• Build a personal brand
  • Copyright your work
  • Develop contracts and release forms
  • Set pricing structures and manage overhead costs
  • Work with clients

But when it comes to running a successful photography business, you'll need more than core business knowledge. In this digital photography program, you'll also strengthen general skills and attributes that are considered necessary when working with clients. These include:

  • Accountability and professionalism
  • Creative intelligence and problem-solving
  • Flexibility, timeliness and time management
  • Teamwork and collaboration
  • Written and verbal communication

Throughout the program, you'll be accumulating works through various assignments. While learning the technical aspects of photography, you'll enjoy a robust feedback process to enrich your learning experience. Engaging in peer and professional critiques of photographic work, you'll be preparing yourself for formal employment and contract interviews. SNHU now has one of the largest online photography programs in the country, so you'll be able to benefit from studying with and learning from a diverse group of students from all over.

Saryn Christina with the text Saryn ChristinaThese critiques will be invaluable as you develop and curate your professional photography portfolio. In fact, the digital photography program culminates with a course dedicated to polishing your portfolio, providing you the opportunity to showcase your professional work. With the creation of both digital and print portfolios, you'll establish a branded identity as a working professional and artist.

"The classes have pushed my boundaries and allowed me to grow my skill set," said Saryn Christina '21. "I have gained a lot of self-confidence and knowledge," which she adds will lead to many new opportunities in the future.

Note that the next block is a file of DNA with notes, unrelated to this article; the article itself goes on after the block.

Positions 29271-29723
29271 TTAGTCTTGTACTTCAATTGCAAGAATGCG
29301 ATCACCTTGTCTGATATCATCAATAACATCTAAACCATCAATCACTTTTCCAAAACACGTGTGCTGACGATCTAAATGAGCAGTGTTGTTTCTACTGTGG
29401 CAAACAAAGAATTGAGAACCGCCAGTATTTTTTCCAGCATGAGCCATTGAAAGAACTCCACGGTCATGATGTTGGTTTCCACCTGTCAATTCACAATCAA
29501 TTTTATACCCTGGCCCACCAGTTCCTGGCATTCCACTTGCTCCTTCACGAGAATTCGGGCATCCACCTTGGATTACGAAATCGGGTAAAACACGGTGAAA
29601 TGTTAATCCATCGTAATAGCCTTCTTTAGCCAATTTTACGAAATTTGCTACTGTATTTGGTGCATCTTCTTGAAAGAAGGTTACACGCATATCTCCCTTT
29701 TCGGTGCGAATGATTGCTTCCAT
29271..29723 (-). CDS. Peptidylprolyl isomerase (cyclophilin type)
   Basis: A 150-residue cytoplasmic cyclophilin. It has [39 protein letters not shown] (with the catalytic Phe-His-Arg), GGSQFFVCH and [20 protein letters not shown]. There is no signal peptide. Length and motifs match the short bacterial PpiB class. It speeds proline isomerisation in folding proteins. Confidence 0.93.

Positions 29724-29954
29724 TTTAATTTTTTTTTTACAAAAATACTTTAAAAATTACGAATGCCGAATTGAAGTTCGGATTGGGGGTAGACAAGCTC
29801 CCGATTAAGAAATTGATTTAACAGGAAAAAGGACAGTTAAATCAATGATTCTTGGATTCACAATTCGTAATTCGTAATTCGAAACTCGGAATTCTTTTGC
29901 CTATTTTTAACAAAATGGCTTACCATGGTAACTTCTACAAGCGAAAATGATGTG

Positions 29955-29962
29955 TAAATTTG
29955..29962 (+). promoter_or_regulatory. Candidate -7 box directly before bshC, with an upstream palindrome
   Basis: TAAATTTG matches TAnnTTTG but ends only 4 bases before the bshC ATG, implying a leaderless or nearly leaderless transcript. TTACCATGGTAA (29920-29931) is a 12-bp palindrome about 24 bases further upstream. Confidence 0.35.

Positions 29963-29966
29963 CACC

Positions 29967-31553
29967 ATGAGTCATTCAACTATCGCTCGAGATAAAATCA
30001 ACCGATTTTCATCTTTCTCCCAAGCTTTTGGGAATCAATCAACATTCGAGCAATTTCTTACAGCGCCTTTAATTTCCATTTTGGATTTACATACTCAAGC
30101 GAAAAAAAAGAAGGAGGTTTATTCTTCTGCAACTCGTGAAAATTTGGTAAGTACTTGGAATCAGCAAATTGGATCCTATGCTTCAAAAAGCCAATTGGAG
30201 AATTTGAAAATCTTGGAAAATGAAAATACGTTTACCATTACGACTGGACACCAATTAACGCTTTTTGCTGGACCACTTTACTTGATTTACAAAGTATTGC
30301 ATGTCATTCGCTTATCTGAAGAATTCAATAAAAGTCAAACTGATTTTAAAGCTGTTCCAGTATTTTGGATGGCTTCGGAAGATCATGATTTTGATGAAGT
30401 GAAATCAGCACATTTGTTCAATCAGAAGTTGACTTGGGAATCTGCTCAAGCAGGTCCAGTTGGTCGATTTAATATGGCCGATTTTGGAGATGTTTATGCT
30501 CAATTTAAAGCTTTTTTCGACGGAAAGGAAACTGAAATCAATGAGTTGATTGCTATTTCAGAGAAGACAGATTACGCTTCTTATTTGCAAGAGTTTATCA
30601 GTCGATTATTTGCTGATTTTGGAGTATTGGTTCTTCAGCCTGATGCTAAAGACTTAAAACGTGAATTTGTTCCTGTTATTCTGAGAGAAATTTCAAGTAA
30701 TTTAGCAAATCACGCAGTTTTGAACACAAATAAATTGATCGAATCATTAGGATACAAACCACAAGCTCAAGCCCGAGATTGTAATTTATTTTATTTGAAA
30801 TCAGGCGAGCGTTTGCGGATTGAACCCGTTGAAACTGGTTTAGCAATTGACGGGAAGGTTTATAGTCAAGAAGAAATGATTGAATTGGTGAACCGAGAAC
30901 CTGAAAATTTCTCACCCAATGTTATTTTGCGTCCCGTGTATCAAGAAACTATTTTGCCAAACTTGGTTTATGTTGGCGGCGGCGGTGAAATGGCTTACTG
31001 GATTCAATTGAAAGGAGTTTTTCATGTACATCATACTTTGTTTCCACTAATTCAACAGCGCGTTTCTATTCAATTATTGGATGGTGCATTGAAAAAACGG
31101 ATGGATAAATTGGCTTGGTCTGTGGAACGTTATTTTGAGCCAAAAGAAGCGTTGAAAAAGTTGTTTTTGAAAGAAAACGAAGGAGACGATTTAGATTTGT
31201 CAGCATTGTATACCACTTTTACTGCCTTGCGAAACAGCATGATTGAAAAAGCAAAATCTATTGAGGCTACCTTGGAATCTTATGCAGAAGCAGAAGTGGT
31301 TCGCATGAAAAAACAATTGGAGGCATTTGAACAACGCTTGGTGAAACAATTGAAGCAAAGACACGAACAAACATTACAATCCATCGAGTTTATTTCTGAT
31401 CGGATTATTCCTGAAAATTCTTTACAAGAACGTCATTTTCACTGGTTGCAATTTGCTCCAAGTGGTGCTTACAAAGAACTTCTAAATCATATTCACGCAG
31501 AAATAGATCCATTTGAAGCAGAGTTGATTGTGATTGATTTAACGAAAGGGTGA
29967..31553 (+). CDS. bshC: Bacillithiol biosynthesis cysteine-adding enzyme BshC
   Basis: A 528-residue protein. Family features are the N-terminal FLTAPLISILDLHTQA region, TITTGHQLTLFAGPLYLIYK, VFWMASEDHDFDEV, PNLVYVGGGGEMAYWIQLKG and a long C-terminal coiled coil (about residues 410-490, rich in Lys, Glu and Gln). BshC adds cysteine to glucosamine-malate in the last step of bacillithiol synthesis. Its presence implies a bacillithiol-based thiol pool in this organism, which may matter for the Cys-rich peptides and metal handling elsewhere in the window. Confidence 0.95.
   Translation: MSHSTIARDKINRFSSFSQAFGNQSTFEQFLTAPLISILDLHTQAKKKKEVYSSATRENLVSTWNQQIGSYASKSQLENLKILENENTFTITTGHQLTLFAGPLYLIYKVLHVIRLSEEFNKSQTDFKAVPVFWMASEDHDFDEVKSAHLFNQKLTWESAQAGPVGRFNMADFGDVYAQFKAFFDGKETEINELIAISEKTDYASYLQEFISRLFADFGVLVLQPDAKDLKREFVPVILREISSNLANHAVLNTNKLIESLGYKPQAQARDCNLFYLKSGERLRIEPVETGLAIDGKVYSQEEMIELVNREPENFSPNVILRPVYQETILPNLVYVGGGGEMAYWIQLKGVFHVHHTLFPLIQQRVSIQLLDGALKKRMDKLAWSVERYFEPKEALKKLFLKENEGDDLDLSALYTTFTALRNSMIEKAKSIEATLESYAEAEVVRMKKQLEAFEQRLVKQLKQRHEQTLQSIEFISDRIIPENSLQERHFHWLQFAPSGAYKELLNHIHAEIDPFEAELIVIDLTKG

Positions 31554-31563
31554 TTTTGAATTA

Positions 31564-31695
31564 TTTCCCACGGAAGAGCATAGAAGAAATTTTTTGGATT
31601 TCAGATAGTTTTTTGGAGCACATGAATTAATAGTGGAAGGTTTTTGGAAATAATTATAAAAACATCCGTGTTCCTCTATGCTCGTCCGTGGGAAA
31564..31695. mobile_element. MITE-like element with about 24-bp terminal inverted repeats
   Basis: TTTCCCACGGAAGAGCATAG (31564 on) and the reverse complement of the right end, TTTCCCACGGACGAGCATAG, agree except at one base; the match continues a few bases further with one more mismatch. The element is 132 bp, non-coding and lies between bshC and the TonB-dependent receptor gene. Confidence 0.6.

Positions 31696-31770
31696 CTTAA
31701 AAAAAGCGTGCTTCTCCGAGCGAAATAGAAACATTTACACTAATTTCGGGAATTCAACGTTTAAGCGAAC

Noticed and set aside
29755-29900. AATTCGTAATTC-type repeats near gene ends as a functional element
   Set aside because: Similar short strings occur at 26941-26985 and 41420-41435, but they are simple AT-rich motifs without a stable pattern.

Curriculum Requirements & Resources

  • General education courses: All bachelor's students are required to take general education classes, if not obtained in prior coursework. Through these foundation, exploration and integration courses, students learn to think critically, creatively and collaboratively, giving you the edge employers are looking for.
  • Technology resources: We provide cloud-based virtual environments in some courses to give you access to the technology you need for your degree – and your career. Learn more about our virtual environments.
  • Earn math credits for what you already know: Save time and tuition with our Pathways to Math Success assessments. Show your knowledge of the materials in your program's math courses, and you could earn up to 12 math credits – at less than $50 for each course assessment.

Tuition & Fees

As a private, nonprofit university, we’re committed to making college more accessible by making it more affordable. That’s why we offer some of the lowest online tuition rates in the nation—and haven't raised our costs in a decade.

We also offer financial aid packages to those who qualify, plus a 30% tuition discount for U.S. service members, both full and part time, and the spouses of those on active duty.

Online Undergraduate Programs Per Course Per Credit Hour Annual Cost for 30 credits 
Degree/Certificates $960 $320 $9,600
Degree/Certificates (U.S. service members, both full and part time, and the spouses of those on active duty)* $675 $225 $6,750

Tuition Rates are subject to change and are reviewed annually. *Note: students receiving this rate are not eligible for additional discounts.

Additional Costs No Application Fee, $150 Graduation Fee, Course Materials ($ varies by course)

Frequently Asked Questions

University Accreditation

Southern New Hampshire University is a private, nonprofit institution accredited by the New England Commission of Higher Education (NECHE) as well as several other accrediting bodies.

References